Fecha de expiración de evaluación final: 14/02/1970

2.2 Formal organization

The managers of the companies, depending on the objectives they pursue, will design a specific organizational structure, with a certain level of differentiation of activities that will result in the creation of departments in which there will be different hierarchically ordered jobs, and with a certain level of integration of activities, materialized in the creation of coordination mechanisms between the departments.

The result of this design is that of a premeditated and deliberately constructed structure, which constitutes the formal organization. Although the result of this formal design, by managers, can be very disparate, there are common components that are recognized in all the structures and types of structures that occur very frequently, both in its most basic version, in a single organization, as in complex versions that involve multiple organizations, and that have been typified based on models.

Components of a formal organization

Strategic apex: corresponds to senior management, is responsible for making strategic or long-term decisions, and is responsible for formulating and fulfilling the objectives. The people that comprise it assume a global responsibility with respect to the company.

Intermediate line: Executive line staff, middle management or intermediate management that links the strategic decisions of senior management with operational decisions that have to do with the lowest levels of the structure. It usually includes functional managers who make tactical decisions and bosses who directly supervise grassroots workers.

Nucleus of operations: employees or technical personnel and workers directly related to the main activity of the company. The operations core also includes the operating centers of the company.

Technostructure: set of specialists or experts in the various management functions and economic activity of the company who act as analysts who plan, design and improve the work that other employees have to do and also train them to perform their functions effectively, although they do not participate directly in the realization of these. In short, we can say that they study and reform the ways of standardizing and regulating the behavior of the organization.

Support staff: advisory and support staff for management and intermediate and line managers or executive staff. It is formed as specialized units of a very varied nature that do not participate directly in the production of goods and services, and whose primary function is to support the organization by providing specialized tasks and services.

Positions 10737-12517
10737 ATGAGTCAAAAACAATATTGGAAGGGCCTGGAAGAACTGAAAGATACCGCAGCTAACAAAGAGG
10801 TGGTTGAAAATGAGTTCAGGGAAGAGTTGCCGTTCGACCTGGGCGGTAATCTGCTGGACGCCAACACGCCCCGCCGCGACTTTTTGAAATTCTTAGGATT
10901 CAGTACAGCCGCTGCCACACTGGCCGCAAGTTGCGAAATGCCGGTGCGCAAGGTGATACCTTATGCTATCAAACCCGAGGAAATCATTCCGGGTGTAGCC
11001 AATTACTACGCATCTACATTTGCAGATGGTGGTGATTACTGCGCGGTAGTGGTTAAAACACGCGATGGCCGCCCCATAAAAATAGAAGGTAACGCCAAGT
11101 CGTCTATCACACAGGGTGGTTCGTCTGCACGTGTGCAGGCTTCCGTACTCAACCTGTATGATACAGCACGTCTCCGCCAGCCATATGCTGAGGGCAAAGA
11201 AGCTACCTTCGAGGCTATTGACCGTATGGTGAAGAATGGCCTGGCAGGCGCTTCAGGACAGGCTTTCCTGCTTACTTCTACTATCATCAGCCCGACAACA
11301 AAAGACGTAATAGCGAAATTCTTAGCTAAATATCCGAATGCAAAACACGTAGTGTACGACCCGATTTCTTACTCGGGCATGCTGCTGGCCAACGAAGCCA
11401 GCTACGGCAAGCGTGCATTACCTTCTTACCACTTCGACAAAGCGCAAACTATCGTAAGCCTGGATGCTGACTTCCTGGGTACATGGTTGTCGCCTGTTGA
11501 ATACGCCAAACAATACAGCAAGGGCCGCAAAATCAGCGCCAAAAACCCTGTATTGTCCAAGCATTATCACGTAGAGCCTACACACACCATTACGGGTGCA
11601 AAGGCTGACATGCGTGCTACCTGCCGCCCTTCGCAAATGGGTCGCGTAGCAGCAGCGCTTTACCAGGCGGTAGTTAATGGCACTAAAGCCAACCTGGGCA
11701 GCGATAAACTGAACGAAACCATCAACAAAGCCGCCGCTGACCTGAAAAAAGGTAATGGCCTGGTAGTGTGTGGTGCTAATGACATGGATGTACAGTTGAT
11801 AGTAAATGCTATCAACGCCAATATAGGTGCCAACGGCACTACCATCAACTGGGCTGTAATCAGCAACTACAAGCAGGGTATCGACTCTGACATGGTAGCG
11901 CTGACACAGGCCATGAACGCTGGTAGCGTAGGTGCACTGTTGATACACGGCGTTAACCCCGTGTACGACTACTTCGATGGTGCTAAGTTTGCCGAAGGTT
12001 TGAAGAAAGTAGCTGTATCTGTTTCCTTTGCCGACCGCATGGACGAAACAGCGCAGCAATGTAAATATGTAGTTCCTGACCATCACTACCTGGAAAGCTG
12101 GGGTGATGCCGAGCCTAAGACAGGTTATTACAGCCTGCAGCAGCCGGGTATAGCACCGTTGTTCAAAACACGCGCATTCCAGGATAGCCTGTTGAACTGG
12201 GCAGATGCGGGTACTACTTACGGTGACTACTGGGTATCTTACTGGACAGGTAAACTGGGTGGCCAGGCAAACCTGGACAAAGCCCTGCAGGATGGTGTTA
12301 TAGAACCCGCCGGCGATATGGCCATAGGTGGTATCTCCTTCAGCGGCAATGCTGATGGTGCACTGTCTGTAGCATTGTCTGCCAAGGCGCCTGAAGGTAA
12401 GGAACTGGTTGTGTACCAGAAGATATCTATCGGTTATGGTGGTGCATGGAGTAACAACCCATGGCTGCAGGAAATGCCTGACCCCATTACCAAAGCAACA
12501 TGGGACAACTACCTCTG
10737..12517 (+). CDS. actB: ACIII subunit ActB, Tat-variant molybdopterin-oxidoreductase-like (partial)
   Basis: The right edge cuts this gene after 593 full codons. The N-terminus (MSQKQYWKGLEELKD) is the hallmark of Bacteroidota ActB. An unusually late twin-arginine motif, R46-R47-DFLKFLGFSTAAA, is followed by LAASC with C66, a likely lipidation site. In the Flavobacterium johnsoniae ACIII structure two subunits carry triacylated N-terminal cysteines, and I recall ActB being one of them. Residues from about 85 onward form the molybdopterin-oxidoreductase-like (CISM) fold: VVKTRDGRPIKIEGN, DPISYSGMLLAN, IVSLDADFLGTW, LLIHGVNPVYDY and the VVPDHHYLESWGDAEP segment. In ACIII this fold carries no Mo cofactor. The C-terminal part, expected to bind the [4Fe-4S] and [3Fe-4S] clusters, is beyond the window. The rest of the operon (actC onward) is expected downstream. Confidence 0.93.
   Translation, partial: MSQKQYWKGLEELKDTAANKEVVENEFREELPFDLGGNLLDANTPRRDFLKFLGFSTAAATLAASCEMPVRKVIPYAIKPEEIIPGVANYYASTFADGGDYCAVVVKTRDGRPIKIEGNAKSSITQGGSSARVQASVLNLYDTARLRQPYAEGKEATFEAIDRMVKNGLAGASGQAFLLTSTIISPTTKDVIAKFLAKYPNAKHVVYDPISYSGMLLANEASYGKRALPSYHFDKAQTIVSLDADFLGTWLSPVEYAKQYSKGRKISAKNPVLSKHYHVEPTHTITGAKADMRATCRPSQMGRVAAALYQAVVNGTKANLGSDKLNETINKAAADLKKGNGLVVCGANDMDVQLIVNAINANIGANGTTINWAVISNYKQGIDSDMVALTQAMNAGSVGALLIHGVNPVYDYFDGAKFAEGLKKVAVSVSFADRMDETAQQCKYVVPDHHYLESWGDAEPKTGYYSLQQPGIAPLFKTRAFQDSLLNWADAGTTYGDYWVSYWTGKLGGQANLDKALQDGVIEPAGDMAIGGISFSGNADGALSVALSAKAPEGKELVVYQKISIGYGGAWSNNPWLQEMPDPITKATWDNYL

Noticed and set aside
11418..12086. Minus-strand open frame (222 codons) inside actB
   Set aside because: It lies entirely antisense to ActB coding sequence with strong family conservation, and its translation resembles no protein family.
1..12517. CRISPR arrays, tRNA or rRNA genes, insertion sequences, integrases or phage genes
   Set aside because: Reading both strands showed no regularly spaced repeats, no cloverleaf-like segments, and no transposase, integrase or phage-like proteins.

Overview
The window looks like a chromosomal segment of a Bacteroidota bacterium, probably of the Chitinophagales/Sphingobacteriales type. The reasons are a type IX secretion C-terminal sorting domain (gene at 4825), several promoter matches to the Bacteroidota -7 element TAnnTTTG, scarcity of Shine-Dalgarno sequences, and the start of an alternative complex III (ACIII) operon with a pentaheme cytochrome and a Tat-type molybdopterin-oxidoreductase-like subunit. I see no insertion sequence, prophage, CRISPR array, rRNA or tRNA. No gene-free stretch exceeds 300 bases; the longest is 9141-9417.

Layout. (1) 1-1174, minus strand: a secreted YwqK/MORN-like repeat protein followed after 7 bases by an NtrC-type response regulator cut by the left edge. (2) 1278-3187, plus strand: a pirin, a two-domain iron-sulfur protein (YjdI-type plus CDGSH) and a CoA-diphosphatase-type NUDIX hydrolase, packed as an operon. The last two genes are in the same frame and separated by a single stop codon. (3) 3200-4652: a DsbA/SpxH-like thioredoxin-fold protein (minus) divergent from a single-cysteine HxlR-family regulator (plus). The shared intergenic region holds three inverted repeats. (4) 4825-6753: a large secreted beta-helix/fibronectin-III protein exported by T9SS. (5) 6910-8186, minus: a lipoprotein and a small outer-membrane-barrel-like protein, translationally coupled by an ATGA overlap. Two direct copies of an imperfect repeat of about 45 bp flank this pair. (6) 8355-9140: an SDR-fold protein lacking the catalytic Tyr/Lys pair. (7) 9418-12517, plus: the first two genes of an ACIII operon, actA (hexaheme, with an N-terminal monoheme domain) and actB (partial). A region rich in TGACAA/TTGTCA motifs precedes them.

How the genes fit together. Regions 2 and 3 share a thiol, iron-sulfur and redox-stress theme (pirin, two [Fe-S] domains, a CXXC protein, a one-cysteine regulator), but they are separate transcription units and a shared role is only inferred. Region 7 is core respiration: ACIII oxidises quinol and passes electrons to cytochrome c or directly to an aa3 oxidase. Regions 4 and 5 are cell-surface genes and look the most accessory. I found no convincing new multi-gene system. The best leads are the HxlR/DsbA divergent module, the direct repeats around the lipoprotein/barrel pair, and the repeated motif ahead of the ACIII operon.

Depending on the size of these basic parts of the organization, we can obtain different physiognomy of companies. For example, a company with a very broad intermediate line, which allows the centralization of decisions, has an extended appearance; while a company with a very short intermediate line, and a large core of operations, has a flat appearance and is typical of decentralized companies in which the operations core operates in a very autonomous manner.

Basic structural forms in an organization

You can distinguish four basic structures:

It is composed of the management and a group of workers and, due to its simplicity, can be considered as the lack of structure, it is characterized by the lack of definition of basic groupings. It is the type of organization of many small companies, where the address coincides with the property, and the authority is in the hands of a single person, who is usually the employer. The advantages of this structure are its simplicity, absolute control, flexibility and low operating cost. The most important drawbacks are that company and employer can be united, which raises problems of perpetuation of the company; the assumption by the employer of a large part of the risk of business activity and the impossibility of specialization in the different functions of business management.